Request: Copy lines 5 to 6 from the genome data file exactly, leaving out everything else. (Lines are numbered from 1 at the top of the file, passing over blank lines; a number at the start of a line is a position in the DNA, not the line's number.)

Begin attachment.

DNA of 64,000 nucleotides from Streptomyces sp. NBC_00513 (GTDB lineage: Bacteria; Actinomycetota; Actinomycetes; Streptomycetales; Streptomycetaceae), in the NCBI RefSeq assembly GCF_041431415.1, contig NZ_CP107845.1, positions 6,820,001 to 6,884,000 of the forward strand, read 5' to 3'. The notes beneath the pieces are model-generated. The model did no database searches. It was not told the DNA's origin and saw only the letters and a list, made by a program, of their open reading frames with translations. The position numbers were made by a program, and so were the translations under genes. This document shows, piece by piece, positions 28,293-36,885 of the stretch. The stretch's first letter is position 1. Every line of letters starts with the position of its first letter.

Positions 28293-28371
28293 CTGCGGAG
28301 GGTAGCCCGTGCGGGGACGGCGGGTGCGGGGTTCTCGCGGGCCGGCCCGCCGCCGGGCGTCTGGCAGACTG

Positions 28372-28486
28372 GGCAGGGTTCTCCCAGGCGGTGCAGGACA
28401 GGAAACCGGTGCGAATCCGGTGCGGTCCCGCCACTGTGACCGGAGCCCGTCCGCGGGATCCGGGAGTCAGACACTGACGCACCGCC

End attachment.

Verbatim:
Positions 28372-28486
28372 GGCAGGGTTCTCCCAGGCGGTGCAGGACA